Gross Failure By Two Sets Of NHS Staff Led To Woman’s Death

A woman suffering from a perforated duodenal ulcer died as a result of a gross failure to provide basic medical attention by NHS staff on two separate occasions, an inquest ruled yesterday.

Alison Christian, 36, died just before Christmas 2005 at the Northern general hospital, Sheffield. The inquest found that her condition was not recognised “until she was beyond help”.

Ms Christian collapsed at home on December 19 and was taken to the hospital. The “entirely reasonable diagnosis” was that she had a chest infection with muscular-skeletal pain. She returned to the accident and emergency department the next day with abdominal pain and other symptoms.

“Notwithstanding this, Ms Christian’s abdomen was not examined, nor was a blood pressure taken,” said Christopher Dorries, coroner for south Yorkshire west. “An examination of the abdomen would more likely than not have shown signs warranting further investigation such as tenderness or perhaps rigidity.

“This would (on the balance of probabilities) have led to a diagnosis of the problem at a time when Ms Christian’s life would have been saved.” The failure to “do that which plainly should have been done, thus leading to the failure to diagnose” was a “total and complete failure”.

Her condition deteriorated and on December 22 her partner, Mitchell Bower, tried to contact her GP, but the surgery was closed. They finally got through to a nurse at a Primecare out-of-hours call centre.

Mr Dorries said Ms Christian’s symptoms gave significant clues that she required further examination. “This consultation failed to establish or deal with that which was required. The call process was not followed.”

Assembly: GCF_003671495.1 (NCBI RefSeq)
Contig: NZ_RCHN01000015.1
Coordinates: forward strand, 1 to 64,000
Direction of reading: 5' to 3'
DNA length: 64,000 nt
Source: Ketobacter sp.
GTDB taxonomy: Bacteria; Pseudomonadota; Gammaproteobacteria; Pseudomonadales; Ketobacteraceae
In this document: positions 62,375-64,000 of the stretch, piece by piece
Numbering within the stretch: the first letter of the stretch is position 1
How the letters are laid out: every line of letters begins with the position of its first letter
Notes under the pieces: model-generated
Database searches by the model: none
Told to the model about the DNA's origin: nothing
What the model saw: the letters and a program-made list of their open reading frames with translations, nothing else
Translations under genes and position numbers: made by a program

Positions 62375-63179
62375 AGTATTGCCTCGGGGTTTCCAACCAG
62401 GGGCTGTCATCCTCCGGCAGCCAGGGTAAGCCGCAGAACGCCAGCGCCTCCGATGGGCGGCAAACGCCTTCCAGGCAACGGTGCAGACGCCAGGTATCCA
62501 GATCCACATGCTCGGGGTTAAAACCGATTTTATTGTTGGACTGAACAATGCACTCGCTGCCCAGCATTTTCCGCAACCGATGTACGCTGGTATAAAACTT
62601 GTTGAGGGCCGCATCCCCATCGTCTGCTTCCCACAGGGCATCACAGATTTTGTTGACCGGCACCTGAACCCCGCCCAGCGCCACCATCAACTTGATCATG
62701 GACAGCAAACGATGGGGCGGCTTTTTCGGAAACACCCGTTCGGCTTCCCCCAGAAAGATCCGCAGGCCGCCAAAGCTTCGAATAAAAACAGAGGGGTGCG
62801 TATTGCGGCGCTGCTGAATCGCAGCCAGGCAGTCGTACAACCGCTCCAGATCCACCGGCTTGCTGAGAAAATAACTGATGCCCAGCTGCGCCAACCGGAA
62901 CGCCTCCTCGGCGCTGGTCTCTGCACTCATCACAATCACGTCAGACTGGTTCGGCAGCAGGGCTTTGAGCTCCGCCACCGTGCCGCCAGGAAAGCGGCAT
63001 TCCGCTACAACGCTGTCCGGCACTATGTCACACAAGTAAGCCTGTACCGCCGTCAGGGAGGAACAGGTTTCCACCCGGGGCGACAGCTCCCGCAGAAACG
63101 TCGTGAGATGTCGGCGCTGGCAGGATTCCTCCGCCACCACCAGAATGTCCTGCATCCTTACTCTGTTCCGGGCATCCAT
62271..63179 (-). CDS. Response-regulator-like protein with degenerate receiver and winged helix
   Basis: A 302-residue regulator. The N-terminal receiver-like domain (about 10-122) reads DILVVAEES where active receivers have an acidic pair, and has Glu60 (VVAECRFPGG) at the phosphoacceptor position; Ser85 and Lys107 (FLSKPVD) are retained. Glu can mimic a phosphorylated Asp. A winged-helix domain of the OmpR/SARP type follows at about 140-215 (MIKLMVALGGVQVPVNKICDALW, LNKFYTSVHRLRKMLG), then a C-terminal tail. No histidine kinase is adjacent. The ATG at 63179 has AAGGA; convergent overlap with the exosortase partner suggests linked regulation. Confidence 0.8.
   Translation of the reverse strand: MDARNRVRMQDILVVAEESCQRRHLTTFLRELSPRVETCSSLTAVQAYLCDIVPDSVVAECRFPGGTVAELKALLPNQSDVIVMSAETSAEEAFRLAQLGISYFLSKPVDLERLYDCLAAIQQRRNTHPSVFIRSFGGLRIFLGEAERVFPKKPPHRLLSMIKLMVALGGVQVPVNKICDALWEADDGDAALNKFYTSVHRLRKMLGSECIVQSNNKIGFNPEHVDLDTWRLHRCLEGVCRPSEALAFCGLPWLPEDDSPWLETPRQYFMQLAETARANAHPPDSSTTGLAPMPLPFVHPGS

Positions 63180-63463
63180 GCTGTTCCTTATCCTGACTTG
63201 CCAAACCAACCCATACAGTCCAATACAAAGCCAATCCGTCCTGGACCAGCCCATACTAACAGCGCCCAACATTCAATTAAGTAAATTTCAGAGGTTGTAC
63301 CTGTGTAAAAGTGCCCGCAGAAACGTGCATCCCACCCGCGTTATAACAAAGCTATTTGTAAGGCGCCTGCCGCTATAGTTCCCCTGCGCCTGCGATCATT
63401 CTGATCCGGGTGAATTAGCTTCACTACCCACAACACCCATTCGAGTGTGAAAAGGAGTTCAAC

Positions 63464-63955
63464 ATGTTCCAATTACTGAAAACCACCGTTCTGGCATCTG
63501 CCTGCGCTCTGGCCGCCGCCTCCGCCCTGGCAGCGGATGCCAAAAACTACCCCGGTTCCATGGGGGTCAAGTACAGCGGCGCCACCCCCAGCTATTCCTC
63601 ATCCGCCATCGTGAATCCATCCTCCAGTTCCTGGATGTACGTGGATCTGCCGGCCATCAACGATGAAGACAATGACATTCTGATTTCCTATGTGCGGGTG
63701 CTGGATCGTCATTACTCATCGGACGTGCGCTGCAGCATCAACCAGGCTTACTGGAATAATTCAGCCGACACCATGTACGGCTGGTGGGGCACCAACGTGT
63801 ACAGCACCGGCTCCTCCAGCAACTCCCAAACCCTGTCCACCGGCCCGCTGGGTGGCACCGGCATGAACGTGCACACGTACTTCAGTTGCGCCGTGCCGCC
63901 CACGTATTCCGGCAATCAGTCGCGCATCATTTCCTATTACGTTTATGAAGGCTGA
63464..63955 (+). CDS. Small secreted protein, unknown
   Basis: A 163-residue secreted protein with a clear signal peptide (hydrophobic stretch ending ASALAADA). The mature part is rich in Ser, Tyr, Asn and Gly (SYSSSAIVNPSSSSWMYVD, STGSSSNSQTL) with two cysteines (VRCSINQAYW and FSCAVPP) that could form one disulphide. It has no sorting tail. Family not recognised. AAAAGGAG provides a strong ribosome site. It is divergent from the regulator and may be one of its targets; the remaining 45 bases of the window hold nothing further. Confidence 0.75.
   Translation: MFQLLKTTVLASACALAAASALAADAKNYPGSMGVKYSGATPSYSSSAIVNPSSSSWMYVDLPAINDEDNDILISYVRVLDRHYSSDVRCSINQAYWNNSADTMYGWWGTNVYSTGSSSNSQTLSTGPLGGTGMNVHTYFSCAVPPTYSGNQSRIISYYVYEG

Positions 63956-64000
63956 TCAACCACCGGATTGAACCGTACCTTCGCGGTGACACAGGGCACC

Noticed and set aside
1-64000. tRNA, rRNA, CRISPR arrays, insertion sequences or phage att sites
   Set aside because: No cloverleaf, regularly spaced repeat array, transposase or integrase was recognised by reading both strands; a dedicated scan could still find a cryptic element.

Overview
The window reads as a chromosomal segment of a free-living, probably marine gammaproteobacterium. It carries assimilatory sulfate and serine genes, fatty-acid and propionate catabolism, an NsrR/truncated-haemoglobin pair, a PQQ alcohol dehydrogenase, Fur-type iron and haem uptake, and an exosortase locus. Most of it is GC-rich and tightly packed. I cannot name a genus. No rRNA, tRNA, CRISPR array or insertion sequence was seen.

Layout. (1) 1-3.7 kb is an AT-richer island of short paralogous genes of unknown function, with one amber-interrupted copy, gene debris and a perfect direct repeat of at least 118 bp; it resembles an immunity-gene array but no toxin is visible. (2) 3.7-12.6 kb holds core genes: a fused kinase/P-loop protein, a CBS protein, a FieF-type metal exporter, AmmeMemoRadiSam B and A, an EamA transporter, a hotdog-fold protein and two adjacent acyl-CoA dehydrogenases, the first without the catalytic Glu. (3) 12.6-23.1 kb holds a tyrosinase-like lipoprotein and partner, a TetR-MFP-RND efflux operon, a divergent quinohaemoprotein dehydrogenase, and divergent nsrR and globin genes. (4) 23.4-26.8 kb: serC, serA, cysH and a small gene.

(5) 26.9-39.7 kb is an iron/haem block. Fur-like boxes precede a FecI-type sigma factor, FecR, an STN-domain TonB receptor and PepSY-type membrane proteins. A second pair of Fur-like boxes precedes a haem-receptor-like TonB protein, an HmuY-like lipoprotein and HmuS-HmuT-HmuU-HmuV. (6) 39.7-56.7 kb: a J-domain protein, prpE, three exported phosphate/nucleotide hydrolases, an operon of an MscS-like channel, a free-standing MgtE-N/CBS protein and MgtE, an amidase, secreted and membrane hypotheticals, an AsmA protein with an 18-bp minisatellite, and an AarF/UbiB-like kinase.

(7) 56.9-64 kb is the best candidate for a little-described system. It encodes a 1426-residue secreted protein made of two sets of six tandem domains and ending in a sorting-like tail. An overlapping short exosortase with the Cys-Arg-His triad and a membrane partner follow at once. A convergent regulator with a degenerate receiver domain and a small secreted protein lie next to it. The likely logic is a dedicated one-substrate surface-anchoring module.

He said the seriousness of Ms Christian’s condition should have been flagged up. The outcome of the call should have been at least a visit by a doctor within the hour. “Her symptoms would have been plain and it is surely inevitable that she would have been admitted.” At this stage, her life would probably have been saved.

The GP was phoned again at lunchtime on December 23 and Ms Christian was admitted to hospital. Mr Dorries found that the hospital discharge on December 20 was “without appropriate inquiry or examination” and the failures of the deputising service on December 22 “amounted to a gross failure to provide basic medical attention to a person in a dependent condition whose condition was such as to show that she obviously needed it.

“There is a clear and direct causal connection with the death in that (on the balance of probabilities) Ms Christian would have survived had her condition been acted upon at either of those times.”

He recorded the medical cause of death as peritonitis with a perforated duodenal ulcer and said she died from natural causes contributed to by neglect.

Keith Bushnell, managing director of Primecare, said an investigation found the nurse “inappropriately resolved the telephone consultation with Miss Christian. The nurse is no longer working with Primecare.”

After the hearing, Ben Gent, the solicitor for Ms Christian’s family, said in a statement: “The inquest has been distressing for the whole family but they feel that it has been conducted with the level of detail and sensitivity that Alison deserved. The coroner has been critical. In this case, that criticism is deserved.”